Sunday, October 21, 2007

Helly Hansen Adventure Challenge

Dubbed the "Weavers Down Autumn Assault" this was the third of four events which make up the Helly Hansen Adventure Challenge Series 2007 organised by TrailPlus for teams of three, and TCA(UK)'s first foray into the world of multi-sport, long the staple of TCA(NZ) activities. John had spotted an advert for the event and he, Al and Jon all hoped the rather steep entry fee of £125 a team would prove good value for money.

Having topped up with a high-carb breakfast John and Emma picked Al up at 07.45 on a cold, frosty morning for the short trip up the A3 to the Longmore Camp army base near Bordon; Emma had volunteered for marshaling duties and we were bound to arrive well before the start. Early arrival gave John and Al plenty of time to register the team, pick up the finalised itinerary, check out the transition area and discuss tactics as they waiting for Jon (who had a cross-country journey following a wedding in Gloucestershire) to arrive. We wondered what kind of state Jon would turn up in; whether he would have been able to avoid temptation at the reception the night before. With the ample car park steadily filling up Jon finally arrived at 09.00 a little tired but having only had a small glass of wine to toast the happy couple. Jon reassured the others that his breakfast of buffet leftovers: Pizza; quiche; sausage rolls; crisps and sandwiches, was what all the elite athletes were eating these days.

Pre-Event Fettling

Wrapped up against the cold we assembled our equipment in the frost then made our way to the transition area to set up our bikes, accessories and nutrition - finally assembling with the 750+ other competitors for the first leg of the challenge: The pre-event instructions had suggested that we would have (in no particular order) a 10km run, a 20km cycle, a 1 km kayak and some 'surprise challenges along the way'. We were issued with final instructions as we registered and considered the implications of the finalised itinerary: 3km run, 25km cycle (2 x 12.5km laps), 3km run, kayak, 3km run and an assault course. ASSAULT COURSE? We certainly hadn't bargained for that!

Team Titchfield Cycling Association, ready for anything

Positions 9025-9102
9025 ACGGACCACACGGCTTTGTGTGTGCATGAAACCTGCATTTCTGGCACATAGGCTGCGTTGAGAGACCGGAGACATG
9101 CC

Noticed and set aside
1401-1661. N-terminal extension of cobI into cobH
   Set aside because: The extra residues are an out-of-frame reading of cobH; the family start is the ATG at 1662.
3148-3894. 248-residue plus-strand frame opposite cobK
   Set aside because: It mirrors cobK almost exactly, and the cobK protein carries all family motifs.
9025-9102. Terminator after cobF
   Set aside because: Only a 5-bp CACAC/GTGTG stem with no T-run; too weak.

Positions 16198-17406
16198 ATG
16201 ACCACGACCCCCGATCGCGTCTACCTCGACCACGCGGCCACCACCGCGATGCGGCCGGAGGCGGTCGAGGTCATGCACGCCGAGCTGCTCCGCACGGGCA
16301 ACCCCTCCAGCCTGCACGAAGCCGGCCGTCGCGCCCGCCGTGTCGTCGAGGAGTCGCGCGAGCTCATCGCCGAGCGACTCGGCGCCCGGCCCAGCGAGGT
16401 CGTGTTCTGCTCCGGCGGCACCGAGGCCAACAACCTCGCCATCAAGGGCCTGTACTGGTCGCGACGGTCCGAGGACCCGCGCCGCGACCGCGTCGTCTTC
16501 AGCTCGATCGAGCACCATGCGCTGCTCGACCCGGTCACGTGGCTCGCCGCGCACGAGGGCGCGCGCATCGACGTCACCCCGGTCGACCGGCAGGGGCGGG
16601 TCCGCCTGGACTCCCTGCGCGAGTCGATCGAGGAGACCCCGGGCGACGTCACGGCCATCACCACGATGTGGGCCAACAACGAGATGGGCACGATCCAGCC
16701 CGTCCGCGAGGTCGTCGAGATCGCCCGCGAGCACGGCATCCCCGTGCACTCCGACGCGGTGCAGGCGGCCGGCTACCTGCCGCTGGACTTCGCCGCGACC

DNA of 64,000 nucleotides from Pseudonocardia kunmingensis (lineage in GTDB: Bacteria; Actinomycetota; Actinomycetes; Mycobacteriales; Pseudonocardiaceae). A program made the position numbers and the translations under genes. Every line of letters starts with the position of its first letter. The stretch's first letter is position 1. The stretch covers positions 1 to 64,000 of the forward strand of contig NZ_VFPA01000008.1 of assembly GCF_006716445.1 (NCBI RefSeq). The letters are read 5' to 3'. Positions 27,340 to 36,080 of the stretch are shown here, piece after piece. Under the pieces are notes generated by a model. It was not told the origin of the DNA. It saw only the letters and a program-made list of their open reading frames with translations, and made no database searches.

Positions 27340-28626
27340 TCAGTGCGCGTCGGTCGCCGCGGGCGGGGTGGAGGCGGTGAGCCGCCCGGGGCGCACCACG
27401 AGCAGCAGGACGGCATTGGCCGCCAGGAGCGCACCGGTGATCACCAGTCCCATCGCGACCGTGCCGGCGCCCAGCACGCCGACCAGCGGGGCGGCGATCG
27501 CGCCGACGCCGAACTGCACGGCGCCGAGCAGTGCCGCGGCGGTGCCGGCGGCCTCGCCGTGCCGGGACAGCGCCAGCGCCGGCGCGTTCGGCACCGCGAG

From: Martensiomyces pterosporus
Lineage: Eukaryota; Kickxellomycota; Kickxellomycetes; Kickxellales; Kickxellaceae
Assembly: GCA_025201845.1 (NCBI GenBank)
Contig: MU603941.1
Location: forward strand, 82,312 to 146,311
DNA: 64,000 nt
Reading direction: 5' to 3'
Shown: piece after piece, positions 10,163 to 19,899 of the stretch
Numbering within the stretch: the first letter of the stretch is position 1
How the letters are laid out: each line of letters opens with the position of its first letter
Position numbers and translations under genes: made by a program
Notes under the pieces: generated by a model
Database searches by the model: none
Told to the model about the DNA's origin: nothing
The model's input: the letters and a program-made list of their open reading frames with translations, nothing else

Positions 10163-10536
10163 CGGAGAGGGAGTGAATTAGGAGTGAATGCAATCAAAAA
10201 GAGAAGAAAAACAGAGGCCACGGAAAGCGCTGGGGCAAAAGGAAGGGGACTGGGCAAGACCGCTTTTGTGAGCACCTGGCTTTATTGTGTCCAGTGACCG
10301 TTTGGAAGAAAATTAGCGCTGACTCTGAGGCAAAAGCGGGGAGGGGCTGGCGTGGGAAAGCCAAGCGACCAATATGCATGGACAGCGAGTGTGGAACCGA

(Left to right: Al, Jon, John)

The horn sounded at 10.10 and we set off at a reasonable pace towards the back of the 'first wave'. There followed an uphill run on sandy terrain, though some woods and finally a descent back to the transition phase. It was incumbent on all teams to stay together for the full course of the event and the first run provided us with an early opportunity to get the hang of communicating in a pack of other athletes, pacing ourselves and generally sticking together. We were so confident towards the end of the stage that we even up-ed the pace a little, overtaking a few of our competitors on the downhill section.

Entering the transition we were amazed to see how many of the bikes already seemed to have disappeared. Nevertheless we took our time changing shoes, taking in fluids and gearing up for the mountain biking. It soon became clear that the field had not spread out as far as we thought; the early single-track sections of the route were clogged with competitors. Again we had to put some work in simply to stay together but we effectively started to work our way past natural obstacles and other competitors stranded in the mud. The course itself was a undulating track over variable, occasionally muddy terrain: The early sections of the course were sandy, heavily rutted and hard-going; the course then opened out onto the heath-land of Weavers Down and into the woods. On both laps we chose to take a break in a clearing at the top of the most punishing climb; it seemed that many of the other competitors chose to get their breath back here too and there was some friendly banter amongst the teams. There then followed a descent through the woods which made up approximately a quarter of the route and which was the most enjoyable section with steep drop-offs, jumps and perhaps more significantly a break from the unrelenting climb. As usual where Jon and John had pulled away up to the apex of the course, Al made up for his lack of progress on the way down. Clear of the other competitors, and with a mutual understanding of each others technique after hours in the saddle together on weekly rides, team TCA really came into it's own; the second lap seemed much easier desite a few minor gremlins in Al's front mech and we entered the transition together and relatively happy with our performance.